US ride-hailing provider Halo has begun offering commercial driverless car services in Las Vegas powered by the T-Mobile 5G network. With Halo, visitors and residents can quickly summon a sleek, driverless all-electric Halo via a few taps on a mobile app. A driverless Halo then arrives at the pick-up location and the rider hops in and drives to their destination.
Halo has operated on the T-Mobile 5G network since it began driving on Las Vegas’s public roads earlier this year. Halo is collaborating with local municipalities to accelerate the adoption of electric vehicles (EVs) to address traffic congestion and carbon emission challenges by connecting public transit systems to on-demand, driverless cars. The company expects to begin offering rides to customers later this year with service initially available in urban parts of the Las Vegas Valley. When fully deployed in the city, Halo has the opportunity to replace the need for thousands of personally owned cars, creating a more traffic-free, carbon-free, blue-sky world.
“Fueling this kind of startup innovation is part of why we’ve built the biggest, fastest and most reliable 5G network in the country,” said Mike Sievert, CEO of T-Mobile. “Innovation and driving change for the better is our DNA at the Un-carrier, and we’ve unleashed a 5G network that will transform industries and change our world for the better. I can’t wait to see what comes next as we work with startups, developers and entrepreneurs like Halo building the next big thing in 5G!”
With its proprietary RemotePilot technology, Halo trains in-house drivers to remotely operate the driverless car over T-Mobile’s 5G network. Halo has developed an Advanced Safe Stop mechanism enabling its cars to immediately come to a full stop if a potential safety hazard or system anomaly is detected. Using an advanced artificial intelligence algorithm, the car also learns in the background while humans control the vehicle, building a unique feedback loop to achieve Level 3 capabilities over time.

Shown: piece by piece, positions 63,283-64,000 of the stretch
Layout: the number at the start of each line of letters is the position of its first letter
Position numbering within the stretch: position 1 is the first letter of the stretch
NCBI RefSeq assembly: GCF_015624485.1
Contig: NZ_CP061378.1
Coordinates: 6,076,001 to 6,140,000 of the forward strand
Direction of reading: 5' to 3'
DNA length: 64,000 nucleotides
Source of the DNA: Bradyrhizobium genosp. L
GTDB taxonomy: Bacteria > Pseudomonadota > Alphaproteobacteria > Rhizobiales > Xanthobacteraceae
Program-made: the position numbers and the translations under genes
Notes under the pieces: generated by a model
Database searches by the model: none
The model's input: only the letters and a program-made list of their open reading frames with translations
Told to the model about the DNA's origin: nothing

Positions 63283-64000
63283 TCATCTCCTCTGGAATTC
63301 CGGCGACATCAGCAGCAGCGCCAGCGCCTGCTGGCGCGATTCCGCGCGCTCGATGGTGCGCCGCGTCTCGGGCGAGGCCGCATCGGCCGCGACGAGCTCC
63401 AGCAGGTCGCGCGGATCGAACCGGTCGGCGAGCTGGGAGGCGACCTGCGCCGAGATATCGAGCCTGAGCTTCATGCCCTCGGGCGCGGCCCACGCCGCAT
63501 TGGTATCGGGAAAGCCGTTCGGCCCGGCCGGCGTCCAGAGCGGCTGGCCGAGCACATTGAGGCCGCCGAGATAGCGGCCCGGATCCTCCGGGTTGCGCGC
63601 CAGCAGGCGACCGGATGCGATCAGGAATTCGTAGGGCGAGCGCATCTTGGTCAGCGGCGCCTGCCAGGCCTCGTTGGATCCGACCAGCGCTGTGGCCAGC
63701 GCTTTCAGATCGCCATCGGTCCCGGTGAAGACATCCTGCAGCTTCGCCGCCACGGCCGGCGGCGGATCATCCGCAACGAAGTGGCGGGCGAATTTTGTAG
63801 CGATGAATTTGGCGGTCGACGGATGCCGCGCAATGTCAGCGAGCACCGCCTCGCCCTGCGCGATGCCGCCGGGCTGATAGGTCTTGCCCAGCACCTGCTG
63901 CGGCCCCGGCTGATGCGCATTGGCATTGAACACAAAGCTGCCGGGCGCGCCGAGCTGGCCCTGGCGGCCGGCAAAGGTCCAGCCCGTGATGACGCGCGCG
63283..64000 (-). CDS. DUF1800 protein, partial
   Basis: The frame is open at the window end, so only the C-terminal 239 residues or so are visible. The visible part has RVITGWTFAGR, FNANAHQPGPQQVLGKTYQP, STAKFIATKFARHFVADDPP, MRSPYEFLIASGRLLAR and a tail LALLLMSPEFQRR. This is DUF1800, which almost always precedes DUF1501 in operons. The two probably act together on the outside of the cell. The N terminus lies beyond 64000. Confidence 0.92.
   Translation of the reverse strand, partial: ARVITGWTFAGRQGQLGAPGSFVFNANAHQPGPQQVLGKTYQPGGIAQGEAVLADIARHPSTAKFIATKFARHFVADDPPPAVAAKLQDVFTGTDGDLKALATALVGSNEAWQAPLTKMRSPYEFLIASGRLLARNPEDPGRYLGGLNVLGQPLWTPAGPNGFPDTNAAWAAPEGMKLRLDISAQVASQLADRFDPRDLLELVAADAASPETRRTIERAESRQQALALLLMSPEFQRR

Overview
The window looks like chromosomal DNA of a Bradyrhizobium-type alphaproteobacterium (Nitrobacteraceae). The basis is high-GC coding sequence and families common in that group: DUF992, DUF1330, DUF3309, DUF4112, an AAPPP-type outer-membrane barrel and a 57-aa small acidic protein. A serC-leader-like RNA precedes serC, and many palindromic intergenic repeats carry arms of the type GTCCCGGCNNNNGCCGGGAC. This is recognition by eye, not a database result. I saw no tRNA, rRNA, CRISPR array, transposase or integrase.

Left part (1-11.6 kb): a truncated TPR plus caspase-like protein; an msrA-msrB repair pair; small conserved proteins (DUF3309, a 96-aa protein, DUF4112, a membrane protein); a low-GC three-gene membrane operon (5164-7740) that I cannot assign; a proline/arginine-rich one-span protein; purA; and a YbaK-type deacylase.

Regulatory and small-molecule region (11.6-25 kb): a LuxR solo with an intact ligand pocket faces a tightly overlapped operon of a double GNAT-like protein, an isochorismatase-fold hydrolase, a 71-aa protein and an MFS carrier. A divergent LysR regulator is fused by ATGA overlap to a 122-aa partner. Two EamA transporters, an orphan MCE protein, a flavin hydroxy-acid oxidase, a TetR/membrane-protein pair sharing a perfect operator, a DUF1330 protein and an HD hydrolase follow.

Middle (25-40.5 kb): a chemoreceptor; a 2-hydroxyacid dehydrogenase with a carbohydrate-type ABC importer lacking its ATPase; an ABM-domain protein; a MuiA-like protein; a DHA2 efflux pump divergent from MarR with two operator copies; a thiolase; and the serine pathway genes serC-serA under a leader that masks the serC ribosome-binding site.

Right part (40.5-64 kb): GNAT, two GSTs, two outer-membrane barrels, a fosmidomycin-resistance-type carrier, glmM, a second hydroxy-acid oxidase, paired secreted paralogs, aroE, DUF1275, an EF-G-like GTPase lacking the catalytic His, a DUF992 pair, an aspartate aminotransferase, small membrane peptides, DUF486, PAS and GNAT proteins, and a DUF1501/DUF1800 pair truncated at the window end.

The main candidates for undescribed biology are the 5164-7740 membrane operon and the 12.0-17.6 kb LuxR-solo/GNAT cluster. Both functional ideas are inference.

“Driverless vehicles require a network with high capacity, broad coverage and low latency, making T-Mobile 5G a perfect match for developers such as Halo,” noted John Saw, EVP of Advanced & Emerging Technologies at T-Mobile. “There is a lot of work to do on the path to full autonomy, and Halo is taking a unique and intelligent approach to get there.”
“Full autonomy is a massive challenge from both a technical and social trust perspective that won’t be solved for years to come,” added Anand Nandakumar, Halo CEO and founder. “But Halo has been designed to address these challenges by building automation over time starting with a solution that consumers will feel comfortable using today.”
Halo, a graduate of the 5G Open Innovation Lab co-founded by T-Mobile, is an early leader in driverless and autonomous car technology. Founded by executives from Uber, Cruise Robotics, Proterra, Amazon and more, Halo is poised to serve a global US$2.5tn transportation market creating local jobs with an innovative, on-demand car-sharing model.
T-Mobile is America’s 5G leader with the largest, fastest and most reliable 5G network. Its 5G network is a platform for innovation that covers 300 million people with nearly twice the geographic coverage of AT&T and four times more than Verizon. And with Sprint now part of T-Mobile, the Un-carrier is widening its lead, lighting up Ultra Capacity 5G across the country, bringing fast 5G speeds to more places than anyone else. Ultra Capacity 5G can deliver speeds around 325Mbps with peaks of 1Gbps, and now covers 150 million people.